Eid-ul-Azha (10,11,12 Zil-Hajj)
This event corresponds to the great sacrifice made by the Prophet Abraham to God. This is the most happening event of the Muslim year. It is marked with the sacrifice of livestock such as goats, cows, and camels. The meat obtained from the animal is divided into 3 parts: one is for personal consumption, one part is distributed amongst relatives and friends and the third is distributed among the poor.
The events leading up to the big day are no less than a series of festivals. From the small grass and feed shops at every street corner to the large, sprawling cattle markets being set up on the outskirts of the city, the event is all about buying, feeding, and walking the animals that are to be slaughtered on the big day. As the day approaches, the amount of animals on the streets increases dramatically, and almost every street in the city can be seen teaming with cattle as though they were being bred in the very homes.The real fun is the night-time guarding of the animals. This has become an increasing concern after several events of cattle being stolen from the baraas they were kept in. Groups of young men set up small tents near large cattle baraas, with supplies for the night, including cups of tea, cigarettes, decks of cards, and of course motorbikes, to roam the city and keep watch.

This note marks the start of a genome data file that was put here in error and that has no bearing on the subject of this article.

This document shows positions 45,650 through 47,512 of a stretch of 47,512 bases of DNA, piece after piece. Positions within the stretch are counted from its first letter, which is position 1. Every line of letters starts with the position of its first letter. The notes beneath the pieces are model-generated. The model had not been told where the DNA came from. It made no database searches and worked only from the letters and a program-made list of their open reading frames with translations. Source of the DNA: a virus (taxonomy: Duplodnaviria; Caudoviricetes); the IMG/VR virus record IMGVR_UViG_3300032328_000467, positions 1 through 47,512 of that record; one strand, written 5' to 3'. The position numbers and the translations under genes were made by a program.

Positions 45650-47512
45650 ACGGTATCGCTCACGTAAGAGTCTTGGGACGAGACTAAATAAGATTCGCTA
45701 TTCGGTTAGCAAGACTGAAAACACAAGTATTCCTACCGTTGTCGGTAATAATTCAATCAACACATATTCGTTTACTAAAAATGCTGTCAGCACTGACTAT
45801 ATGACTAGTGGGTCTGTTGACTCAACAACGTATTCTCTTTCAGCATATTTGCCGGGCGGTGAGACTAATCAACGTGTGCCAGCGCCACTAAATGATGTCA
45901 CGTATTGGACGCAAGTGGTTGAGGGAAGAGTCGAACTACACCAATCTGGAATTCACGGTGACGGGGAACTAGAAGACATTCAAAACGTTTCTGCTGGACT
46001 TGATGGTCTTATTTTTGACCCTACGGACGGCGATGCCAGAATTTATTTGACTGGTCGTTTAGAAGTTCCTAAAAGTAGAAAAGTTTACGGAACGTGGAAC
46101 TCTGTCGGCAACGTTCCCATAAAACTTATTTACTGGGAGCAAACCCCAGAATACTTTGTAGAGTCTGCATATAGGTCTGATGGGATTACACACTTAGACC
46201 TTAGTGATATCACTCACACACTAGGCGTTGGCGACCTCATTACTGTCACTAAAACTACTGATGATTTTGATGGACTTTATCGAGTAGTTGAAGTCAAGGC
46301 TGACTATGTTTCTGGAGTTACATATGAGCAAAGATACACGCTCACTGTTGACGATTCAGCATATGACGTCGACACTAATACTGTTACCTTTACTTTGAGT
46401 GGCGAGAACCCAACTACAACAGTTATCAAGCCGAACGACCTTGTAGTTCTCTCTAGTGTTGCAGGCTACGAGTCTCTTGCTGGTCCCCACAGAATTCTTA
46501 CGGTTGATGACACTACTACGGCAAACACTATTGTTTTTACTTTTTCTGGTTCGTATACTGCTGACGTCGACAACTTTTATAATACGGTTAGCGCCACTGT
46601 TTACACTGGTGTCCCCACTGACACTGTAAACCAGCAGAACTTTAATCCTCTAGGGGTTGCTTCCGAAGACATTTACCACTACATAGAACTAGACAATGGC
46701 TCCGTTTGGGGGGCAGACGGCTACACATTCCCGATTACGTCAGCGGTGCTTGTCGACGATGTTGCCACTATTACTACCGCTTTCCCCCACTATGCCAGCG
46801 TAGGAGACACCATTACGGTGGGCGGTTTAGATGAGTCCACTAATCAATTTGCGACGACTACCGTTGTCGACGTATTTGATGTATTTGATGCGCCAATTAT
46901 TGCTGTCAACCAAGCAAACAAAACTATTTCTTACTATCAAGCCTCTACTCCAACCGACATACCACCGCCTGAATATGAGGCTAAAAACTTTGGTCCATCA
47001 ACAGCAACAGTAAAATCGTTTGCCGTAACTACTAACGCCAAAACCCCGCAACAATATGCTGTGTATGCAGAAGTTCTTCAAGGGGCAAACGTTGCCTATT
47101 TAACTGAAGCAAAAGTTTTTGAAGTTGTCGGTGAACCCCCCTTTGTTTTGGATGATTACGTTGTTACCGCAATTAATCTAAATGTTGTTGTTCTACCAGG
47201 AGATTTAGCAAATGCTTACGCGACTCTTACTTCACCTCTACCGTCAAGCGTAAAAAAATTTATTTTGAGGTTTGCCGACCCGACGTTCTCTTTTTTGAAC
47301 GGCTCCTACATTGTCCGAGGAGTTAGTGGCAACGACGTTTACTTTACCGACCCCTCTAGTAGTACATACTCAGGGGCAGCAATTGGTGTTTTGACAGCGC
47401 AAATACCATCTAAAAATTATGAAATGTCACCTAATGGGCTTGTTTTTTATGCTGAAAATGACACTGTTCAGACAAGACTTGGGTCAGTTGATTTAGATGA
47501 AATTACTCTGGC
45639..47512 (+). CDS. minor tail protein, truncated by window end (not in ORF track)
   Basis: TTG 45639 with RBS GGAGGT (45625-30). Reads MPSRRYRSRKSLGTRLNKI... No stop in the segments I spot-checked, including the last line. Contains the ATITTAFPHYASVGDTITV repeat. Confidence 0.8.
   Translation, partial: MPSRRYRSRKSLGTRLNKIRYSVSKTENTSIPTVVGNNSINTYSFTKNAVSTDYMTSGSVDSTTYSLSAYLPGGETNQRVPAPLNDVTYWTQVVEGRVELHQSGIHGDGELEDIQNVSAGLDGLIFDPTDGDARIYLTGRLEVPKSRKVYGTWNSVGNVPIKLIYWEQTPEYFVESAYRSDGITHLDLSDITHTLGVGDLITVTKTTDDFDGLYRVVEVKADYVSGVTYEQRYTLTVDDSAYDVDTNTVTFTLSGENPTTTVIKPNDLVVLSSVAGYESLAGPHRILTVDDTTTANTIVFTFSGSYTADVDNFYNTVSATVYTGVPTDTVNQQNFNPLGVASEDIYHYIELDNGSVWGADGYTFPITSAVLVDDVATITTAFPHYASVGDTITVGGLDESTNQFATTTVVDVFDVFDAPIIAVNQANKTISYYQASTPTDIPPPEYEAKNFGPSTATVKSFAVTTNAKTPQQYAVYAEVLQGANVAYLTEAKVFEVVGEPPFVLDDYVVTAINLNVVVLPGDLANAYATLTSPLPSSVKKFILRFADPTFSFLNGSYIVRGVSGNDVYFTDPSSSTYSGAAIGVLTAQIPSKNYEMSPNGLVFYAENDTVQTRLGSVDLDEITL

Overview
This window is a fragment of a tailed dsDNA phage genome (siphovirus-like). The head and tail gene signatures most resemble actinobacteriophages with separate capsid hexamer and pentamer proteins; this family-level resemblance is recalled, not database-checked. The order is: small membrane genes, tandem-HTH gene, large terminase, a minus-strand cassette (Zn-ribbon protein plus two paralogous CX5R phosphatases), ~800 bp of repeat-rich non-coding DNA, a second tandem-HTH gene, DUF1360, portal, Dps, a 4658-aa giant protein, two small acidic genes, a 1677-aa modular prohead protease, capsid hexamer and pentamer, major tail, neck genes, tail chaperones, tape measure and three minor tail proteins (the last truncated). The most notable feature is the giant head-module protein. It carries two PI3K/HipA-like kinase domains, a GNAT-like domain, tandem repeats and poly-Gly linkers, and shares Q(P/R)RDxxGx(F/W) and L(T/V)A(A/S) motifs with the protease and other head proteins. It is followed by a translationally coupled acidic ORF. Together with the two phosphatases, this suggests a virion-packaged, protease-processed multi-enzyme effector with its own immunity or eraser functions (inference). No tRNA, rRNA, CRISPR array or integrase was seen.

The activities on the actual day of Eid (10th Zil-Hajj) are limited to running after butchers to help get the animal slaughtered and dividing the meat according to the above-mentioned purposes. This continues for another two days, as the number of butchers in the city is too few to cope with the demand of the festival, and also because some people, according to various religious beliefs, prefer slaughtering their animals on the 2nd or 3rd day of Eid (11th or 12th Zil-Hajj).
All camels are usually slaughtered on the third day and the whole neighborhood as well as people from nearby areas gather around to see the camel being sacrificed, as this is a sight they do not get to see very often.